5. I have said the overhead ascension is not indispensable for the usual spiritual purposes, - but it is indispensable for the purposes of this yoga. For its aim is to become aware of and liberate and transform and unite all the being in the light of a Truth-consciousness which is above and cannot be reached if there is no entirely inward-going and no transcending and upward-going movement. Hence all the complexity of my psychological statements as a whole, not new in essence-for much of it occurs in the Upanishads and elsewhere, but new in its fullness of collective statement and its developments directed towards an integral yoga. It is not necessary for anyone to accept it unless he concurs in the aim; for other aims it is unnecessary and may very well be excessive.
6. But when one has made the inner exploration and the ascension, when one's consciousness is located above, one cannot be expected to see things precisely as they are seen from below. The Jivatman is for me the Unborn who presides over the individual being and its developments, associated with it but above it and them and who by the very nature of his existence knows himself as universal and transcendent no less than individual and feels the Divine to be his origin, the truth of his being, the master of his nature, the very stuff of his existence. He is plunged in the Divine and one with the Eternal for ever, aware of his own expression and instrumental dynamism which is the Divine's, dependent in love and delight, with adoration on That with which yet through that love and delight he is one, capable of relation in oneness, harmonic in this many-sidedness without contradiction, because this is another consciousness and existence than that of the mind, even of the spiritualised mind; it is an intrinsic consciousness of the Infinite, infinite not only in essence but in capacity, which can be to its own self-awareness all things and yet for ever the same and one. The triune realisation, therefore, full of difficulties for the mind, is quite natural, easy, indisputable to the supramental consciousness or, generally, to the consciousness of the upper hemisphere. It can be seen and felt as knowledge in all the spiritual planes, but the completely [p.275] indivisible knowledge, the full dynamics of it can only be realised through the supramental consciousness itself on its own plane or by its descent here.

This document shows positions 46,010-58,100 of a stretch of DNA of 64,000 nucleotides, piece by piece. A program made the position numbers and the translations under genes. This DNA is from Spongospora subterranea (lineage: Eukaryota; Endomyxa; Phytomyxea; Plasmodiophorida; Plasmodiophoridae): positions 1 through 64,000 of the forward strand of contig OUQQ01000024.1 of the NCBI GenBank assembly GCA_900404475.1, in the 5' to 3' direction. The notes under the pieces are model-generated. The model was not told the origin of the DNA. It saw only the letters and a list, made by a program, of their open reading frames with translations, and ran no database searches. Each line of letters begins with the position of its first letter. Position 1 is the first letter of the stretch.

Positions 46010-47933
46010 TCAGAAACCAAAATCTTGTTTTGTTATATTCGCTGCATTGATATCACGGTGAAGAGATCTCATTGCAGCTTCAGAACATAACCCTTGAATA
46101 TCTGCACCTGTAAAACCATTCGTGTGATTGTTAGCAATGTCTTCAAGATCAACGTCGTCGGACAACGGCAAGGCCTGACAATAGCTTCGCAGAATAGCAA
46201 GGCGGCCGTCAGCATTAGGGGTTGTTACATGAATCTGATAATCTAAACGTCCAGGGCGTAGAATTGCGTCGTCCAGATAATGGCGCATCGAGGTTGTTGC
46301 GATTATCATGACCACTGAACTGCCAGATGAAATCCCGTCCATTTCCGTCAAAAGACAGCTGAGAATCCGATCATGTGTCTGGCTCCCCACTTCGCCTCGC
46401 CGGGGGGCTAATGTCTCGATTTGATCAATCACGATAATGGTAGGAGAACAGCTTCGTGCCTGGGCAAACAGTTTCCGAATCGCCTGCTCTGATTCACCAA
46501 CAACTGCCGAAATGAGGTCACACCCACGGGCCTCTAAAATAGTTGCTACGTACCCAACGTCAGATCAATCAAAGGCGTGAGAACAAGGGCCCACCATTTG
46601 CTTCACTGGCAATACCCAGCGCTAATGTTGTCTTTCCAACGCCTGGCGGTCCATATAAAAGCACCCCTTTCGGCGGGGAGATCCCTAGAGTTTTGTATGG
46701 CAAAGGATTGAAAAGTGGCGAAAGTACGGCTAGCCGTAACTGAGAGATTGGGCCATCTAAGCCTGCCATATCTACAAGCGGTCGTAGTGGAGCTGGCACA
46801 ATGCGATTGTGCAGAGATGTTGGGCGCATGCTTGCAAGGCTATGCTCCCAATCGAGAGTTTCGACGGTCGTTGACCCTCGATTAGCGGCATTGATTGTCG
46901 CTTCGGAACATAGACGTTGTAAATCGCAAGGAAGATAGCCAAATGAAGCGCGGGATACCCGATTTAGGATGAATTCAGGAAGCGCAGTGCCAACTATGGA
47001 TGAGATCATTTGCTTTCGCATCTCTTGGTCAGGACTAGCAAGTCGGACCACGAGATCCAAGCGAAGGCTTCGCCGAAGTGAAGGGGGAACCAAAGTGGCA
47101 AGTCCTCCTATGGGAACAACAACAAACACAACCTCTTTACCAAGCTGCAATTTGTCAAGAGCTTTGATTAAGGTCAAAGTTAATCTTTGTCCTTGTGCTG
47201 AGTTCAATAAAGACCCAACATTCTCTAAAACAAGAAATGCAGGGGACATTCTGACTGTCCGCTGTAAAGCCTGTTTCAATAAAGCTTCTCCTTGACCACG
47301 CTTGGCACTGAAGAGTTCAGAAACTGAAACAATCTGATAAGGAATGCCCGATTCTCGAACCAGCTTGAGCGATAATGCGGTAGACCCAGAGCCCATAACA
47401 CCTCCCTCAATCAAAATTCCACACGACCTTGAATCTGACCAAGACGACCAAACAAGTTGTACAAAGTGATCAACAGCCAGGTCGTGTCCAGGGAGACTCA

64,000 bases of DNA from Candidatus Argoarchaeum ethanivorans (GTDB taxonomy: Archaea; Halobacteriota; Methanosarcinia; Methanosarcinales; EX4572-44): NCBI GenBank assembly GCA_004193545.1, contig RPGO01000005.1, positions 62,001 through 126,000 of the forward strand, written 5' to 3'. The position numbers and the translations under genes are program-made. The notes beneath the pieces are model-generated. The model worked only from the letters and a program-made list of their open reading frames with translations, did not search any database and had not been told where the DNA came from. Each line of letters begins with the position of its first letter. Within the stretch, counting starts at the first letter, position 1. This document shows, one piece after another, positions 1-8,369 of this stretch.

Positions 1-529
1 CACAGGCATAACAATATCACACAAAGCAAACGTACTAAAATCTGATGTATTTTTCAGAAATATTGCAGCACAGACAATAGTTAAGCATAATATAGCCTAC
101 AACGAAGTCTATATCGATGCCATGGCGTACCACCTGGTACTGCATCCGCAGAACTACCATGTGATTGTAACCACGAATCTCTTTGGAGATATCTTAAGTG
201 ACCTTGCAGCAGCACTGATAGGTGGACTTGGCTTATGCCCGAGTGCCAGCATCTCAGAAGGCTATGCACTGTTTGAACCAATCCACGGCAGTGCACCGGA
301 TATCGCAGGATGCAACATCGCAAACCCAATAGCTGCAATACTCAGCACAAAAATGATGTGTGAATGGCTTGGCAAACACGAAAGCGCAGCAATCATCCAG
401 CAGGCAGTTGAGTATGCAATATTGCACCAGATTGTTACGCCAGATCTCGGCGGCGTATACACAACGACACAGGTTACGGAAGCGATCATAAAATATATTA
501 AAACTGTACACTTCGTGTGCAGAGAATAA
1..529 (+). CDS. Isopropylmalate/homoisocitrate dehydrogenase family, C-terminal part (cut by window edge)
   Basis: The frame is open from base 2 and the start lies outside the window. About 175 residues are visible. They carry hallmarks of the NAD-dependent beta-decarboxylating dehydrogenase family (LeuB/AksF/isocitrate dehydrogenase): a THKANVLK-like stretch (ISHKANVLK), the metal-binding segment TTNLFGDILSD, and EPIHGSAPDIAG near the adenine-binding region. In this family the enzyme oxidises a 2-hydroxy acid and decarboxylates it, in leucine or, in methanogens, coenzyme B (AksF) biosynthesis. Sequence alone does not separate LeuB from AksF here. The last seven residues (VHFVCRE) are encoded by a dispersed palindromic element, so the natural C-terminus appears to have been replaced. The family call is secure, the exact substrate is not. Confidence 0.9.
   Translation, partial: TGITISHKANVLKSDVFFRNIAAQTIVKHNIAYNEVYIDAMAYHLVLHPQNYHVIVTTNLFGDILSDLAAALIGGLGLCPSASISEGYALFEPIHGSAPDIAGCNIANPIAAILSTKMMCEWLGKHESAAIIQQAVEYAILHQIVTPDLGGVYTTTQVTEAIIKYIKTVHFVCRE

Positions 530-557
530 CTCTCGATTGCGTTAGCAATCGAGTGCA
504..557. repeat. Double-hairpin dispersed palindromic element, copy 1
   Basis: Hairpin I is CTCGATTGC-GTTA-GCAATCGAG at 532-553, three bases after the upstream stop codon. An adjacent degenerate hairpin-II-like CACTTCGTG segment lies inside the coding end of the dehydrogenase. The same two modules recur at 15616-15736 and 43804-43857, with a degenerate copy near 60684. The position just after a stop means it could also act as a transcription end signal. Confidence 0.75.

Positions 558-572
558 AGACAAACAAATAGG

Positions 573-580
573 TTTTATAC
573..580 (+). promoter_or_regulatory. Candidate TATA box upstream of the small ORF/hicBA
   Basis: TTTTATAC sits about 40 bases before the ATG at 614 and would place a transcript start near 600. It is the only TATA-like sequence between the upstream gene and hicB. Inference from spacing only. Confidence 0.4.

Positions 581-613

7. The description of a pure "I" is quite insufficient to describe the realisation of the Jivatman - it is rather describable as the true Person or Divine Individual, though that too is not adequate. The word "I" always comes with an under-suggestion of ego, of separativeness; but there is no separativeness in this selfvision, for the individual here is a spiritual living centre of action for the One and feels no separation from all that is the One.
8. The Jivatman has its representative power in the individual nature here; this power is the Purusha upholding the Prakriti - centrally in the psychic, more instrumentally in the mind, vital and physical being and nature. It is therefore possible to regard these or any of them as if they were the Jiva here. All the same I am obliged to make a distinction not only for clear thinking but because of the necessity of experience and integral dynamic self-knowledge without which it is difficult to carry through this yoga. It is not indispensable to formulate mentally to oneself all this, one can have the experience and, if one sees clearly with an inner perception, it is sufficient for progress towards the goal. Nevertheless if the mind is clarified without falling into mental rigidity and error, things are easier for the sadhak of the yoga. But plasticity must be preserved, for loss of plasticity is the danger of a systematic intellectual formulation; one must look into the thing itself and not get tied up in the idea. Nothing of all this can be really grasped except by the actual spiritual experience.
Original note: 1 Mark that I did not think these things, there were no thoughts or concepts nor did they present themselves like that to any Me; it simply just was so or was self-apparently so.